Although I have only had a week in Syria, the country has made quite an impression on me. Kind people, magnificently old ruins, rich foods, deep traditions and desert sands that stun the soul…
Finding the time to see all that Syria has to offer has been a challenge. From a leisurely start in Aleppo’s wide streets, through Roman, Ottoman and Crusader ruins, via Bedouin desert towns and into the modern hub of Damascus, the past week has only been as small taste of Syrian culture and hospitality
Yesterday I took the comfortable local bus from Palmyra to Damascus (three hours) and then a very eventful taxi ride from the bus station to the city centre (involving twenty sets of directions, kerb-mounting manoeuvres and crazy, tooting traffic). Hitting the streets straight away, I found Damascus far less conservative than other Syrian cities, more laid back than I imagined a capital city, but still brimming with contemporary development. I did find the city to be oxymoronic at times: it’s modern office buildings sit next to weathered old mosques; half-constructed pavements littered with stalls are also lined with chain stores and cafes. It is this mix of traditional and exotic with fresh expansion that gives the city and exciting but welcoming feel.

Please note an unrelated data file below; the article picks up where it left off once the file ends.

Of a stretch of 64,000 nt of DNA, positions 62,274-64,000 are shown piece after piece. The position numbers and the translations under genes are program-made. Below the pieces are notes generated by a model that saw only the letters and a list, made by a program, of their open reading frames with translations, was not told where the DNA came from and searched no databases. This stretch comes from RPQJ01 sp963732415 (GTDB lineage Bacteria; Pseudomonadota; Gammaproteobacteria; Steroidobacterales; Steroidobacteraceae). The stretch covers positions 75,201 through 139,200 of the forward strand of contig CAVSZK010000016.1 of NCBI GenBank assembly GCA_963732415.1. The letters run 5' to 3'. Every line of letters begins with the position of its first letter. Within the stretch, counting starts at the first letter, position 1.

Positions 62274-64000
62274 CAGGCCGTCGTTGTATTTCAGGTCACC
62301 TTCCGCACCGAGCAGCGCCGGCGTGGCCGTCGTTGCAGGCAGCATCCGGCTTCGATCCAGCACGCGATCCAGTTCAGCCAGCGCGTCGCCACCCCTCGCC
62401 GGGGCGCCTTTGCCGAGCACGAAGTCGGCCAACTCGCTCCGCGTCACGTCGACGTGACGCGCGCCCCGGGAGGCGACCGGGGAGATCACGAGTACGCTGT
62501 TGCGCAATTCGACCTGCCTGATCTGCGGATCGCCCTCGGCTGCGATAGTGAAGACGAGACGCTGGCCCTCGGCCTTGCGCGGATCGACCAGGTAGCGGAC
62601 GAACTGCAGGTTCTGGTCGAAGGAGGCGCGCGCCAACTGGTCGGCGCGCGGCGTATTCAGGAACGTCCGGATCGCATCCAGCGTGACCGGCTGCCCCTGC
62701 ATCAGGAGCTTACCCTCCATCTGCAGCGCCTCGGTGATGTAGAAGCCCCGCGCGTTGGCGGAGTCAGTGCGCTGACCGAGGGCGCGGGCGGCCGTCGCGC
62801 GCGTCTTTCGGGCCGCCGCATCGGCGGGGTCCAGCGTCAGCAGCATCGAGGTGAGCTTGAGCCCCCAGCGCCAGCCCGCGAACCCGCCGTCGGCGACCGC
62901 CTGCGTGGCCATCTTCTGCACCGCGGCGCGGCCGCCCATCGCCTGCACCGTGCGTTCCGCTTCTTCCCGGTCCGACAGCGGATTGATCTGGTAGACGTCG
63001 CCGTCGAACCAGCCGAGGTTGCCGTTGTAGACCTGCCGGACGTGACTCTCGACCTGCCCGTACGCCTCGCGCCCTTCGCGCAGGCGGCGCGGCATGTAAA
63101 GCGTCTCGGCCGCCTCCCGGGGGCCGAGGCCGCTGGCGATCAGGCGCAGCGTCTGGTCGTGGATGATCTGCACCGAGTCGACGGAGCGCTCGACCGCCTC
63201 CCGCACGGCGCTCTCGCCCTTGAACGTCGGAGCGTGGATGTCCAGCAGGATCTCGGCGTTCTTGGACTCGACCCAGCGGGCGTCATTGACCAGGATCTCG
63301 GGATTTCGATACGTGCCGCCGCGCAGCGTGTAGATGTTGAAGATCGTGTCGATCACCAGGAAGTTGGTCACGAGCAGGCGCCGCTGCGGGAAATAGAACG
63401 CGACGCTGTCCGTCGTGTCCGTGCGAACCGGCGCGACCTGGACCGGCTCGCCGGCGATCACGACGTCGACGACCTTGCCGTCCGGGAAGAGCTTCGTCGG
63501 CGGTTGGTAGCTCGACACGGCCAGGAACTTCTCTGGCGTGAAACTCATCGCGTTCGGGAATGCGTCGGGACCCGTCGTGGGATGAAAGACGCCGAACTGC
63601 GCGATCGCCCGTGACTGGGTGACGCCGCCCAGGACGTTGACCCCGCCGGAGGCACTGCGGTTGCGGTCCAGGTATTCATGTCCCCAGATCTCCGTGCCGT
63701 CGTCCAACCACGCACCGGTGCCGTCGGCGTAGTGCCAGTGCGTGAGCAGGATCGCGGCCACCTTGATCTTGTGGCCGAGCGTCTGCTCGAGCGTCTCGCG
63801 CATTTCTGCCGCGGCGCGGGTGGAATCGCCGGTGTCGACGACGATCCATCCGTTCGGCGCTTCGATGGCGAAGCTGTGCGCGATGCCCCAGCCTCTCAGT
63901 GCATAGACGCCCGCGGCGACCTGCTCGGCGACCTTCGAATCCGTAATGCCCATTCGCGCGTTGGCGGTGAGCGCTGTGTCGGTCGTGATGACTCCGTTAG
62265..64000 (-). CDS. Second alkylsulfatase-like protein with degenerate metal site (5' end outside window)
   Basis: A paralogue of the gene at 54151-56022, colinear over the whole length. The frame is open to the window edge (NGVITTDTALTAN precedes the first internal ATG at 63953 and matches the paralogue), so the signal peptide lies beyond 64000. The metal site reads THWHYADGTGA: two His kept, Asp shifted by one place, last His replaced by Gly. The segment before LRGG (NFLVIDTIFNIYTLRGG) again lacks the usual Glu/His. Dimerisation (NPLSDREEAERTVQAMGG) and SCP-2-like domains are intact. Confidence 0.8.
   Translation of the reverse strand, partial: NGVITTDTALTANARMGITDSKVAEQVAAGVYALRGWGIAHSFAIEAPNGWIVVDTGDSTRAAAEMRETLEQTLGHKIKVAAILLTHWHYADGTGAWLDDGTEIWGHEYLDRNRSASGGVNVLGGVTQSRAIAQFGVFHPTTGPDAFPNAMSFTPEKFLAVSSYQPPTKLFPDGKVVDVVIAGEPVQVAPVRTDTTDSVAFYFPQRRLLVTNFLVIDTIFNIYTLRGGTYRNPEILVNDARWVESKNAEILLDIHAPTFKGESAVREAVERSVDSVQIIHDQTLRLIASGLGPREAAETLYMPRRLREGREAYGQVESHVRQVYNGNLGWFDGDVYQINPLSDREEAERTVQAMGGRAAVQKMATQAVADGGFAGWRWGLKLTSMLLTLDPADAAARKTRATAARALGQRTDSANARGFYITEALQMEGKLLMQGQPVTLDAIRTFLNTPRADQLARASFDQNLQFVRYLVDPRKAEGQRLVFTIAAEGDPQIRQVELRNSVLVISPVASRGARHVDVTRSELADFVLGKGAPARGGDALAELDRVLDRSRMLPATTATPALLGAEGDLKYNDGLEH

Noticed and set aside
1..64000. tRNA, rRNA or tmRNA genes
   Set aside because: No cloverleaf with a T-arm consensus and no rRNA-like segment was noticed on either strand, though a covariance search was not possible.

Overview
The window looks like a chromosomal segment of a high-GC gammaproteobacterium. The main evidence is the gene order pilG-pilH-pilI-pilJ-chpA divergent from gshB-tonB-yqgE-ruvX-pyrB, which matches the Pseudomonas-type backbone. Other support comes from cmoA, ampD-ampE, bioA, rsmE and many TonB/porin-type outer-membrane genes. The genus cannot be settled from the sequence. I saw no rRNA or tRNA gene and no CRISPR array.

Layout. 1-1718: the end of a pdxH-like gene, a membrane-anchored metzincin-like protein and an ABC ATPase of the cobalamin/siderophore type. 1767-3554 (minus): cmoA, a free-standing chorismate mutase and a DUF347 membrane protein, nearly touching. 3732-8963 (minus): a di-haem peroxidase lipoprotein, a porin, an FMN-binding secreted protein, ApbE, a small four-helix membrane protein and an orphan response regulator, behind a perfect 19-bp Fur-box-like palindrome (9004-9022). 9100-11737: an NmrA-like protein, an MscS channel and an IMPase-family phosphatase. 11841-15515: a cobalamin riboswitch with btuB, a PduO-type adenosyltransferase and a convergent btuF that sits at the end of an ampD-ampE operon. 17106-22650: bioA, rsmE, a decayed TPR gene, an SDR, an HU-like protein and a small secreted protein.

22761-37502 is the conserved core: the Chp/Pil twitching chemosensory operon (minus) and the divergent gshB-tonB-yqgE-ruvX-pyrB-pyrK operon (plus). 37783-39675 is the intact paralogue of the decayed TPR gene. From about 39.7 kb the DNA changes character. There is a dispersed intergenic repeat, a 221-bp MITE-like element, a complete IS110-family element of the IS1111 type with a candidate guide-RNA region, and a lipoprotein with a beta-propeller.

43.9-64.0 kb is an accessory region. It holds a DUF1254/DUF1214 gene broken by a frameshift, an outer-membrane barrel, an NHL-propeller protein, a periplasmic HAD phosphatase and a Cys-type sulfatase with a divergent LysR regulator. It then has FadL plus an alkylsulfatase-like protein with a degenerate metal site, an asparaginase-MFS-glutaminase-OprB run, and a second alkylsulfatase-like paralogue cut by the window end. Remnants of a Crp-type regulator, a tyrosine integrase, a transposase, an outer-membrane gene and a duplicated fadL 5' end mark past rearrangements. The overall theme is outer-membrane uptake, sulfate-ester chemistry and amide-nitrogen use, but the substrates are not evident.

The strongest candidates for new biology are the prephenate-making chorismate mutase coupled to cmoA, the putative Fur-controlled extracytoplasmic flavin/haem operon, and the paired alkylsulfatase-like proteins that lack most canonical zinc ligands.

Today I wandered the mosques, the souqs and the palace, feeling at times like I could in a European city. The narrow cobbled streets in the old city are trimmed with vines and scattered with Italian, French and German tourists.
I wish I had more time here but tomorrow I’m off to Jordan; another country, another adventure.
I am finding my days are busier, the heat is more draining and the amount of time left at the end of each day to write, debrief and unwind is becoming less and less (so apologies for the short post).
I expect you will hear from me next when I am in Aqaba, Jordon, after five days of driving through the desert, exploring Petra (oh the excitement), riding camels and camping with Bedouins under the stars.